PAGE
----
---------- Recipe via Meal-Master (tm) v8.01
  
       Title: Filet De Vivaneau Sauce D'algues
  Categories: Fish/sea, Sauces
       Yield: 4 servings
  
       1 tb Olive Oil                         2/3 lb Fresh Seaweed
       2 ea Medium Carrots, chopped         1 1/2 qt Water
       1 ea Small Onion, chopped                1 x  Salt
     1/2 c  Minced Fresh Mushrooms              1 x  Ground White Pepper
       2 lb Fish scraps                         2 tb Cornstarch (optional)
       1 ea Lobster head                      1/4 c  Skim Milk (optional)
       1 ea Bouquet Garni                       4 ea 3/4 in. Red Snapper fillets
  
   * Fish scraps: Heads and bones of red snapper, turbot, sole or halibut.
   ** Bouquet garni - a leek tied with parsley, whole cloves, thyme, a bay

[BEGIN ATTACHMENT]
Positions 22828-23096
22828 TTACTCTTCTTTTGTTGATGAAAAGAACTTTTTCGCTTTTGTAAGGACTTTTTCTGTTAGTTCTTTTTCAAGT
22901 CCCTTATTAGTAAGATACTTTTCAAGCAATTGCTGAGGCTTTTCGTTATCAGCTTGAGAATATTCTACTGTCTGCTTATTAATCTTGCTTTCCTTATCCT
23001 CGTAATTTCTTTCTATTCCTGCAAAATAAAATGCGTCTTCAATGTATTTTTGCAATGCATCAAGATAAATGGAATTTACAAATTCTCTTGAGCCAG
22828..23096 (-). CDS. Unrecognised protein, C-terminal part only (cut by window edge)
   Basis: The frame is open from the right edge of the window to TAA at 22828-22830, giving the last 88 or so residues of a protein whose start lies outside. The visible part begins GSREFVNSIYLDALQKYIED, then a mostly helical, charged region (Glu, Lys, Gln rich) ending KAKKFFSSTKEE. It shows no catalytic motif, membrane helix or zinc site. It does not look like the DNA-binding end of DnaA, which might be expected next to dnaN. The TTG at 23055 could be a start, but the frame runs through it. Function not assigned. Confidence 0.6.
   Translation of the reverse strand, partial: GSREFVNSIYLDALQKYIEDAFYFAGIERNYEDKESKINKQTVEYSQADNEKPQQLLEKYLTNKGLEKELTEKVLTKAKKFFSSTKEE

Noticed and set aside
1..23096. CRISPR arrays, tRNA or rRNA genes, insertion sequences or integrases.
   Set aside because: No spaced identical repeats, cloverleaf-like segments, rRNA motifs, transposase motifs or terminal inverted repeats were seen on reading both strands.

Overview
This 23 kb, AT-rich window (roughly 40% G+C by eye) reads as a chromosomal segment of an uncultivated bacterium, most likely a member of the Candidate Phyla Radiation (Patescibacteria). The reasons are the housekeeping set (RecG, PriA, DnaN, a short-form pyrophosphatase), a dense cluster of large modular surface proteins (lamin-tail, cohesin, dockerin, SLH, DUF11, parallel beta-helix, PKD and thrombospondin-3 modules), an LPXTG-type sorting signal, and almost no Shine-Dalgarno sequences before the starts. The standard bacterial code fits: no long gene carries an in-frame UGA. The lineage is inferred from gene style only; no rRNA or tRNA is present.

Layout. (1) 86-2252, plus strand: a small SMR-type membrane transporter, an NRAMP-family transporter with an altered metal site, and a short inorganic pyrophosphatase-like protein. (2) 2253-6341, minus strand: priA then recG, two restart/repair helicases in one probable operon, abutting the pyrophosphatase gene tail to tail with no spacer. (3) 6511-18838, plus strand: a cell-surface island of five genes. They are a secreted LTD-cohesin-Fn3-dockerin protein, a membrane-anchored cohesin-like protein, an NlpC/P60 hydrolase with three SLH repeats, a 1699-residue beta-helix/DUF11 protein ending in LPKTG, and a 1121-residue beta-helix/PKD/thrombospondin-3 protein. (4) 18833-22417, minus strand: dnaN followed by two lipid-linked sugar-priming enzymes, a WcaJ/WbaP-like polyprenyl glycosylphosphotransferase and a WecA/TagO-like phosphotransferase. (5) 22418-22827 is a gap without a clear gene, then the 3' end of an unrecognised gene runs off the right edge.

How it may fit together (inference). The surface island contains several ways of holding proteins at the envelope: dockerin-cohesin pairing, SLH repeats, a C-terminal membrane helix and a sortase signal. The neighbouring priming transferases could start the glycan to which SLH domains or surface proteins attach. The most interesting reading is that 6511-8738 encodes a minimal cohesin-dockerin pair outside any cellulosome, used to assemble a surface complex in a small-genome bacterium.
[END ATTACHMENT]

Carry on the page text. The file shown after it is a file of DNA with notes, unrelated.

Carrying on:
leaf and whole peppercorns.
   Heat oil in heavy pot, add carrots, onions and mushrooms and cook over
   medium heat for 2 minutes.
   Add fish scraps, lobster head, bouquet garni, seaweed and water and simmer
   very slowly for 2 hours skimming off any scum that forms on the surface.
   Strain fish stock through a fine sieve or a strainer lined with a tea
   towel. Season to taste with salt and pepper.
   If desired, blend cornstarch and milk together and stir into stock. Cook
   gently until the sauce is thickened. Blend smooth in blender or food
   processor.
   When ready to cook fish, preheat broiler to hot and have rack 4 inched
   from heat. Oil grill and broil fish for about 4 minutes, then turn and
   continue broiling for 8 - 10 minutes or until fish flakes with a fork.
   Season with salt and pepper, serve with hot sauce.
   You may bake fillets in a heavy pan instead. Spread with some seaweed,
   arrange fish on top, pour 1 cup of sauce over seaweed, cover and bake at
   450 degrees for 8 - 10 minutes. Or, you can steam the fish. Arrange as in
   baking, steam for about 8 minutes.
   Christian Leveque, chef-proprietor of Restaurant Champs Elysees made this
   low-fat sauce for grilled red snapper with a fish stock he seasoned with
   seaweed.
   From The Gazette, 91/02/06.
  
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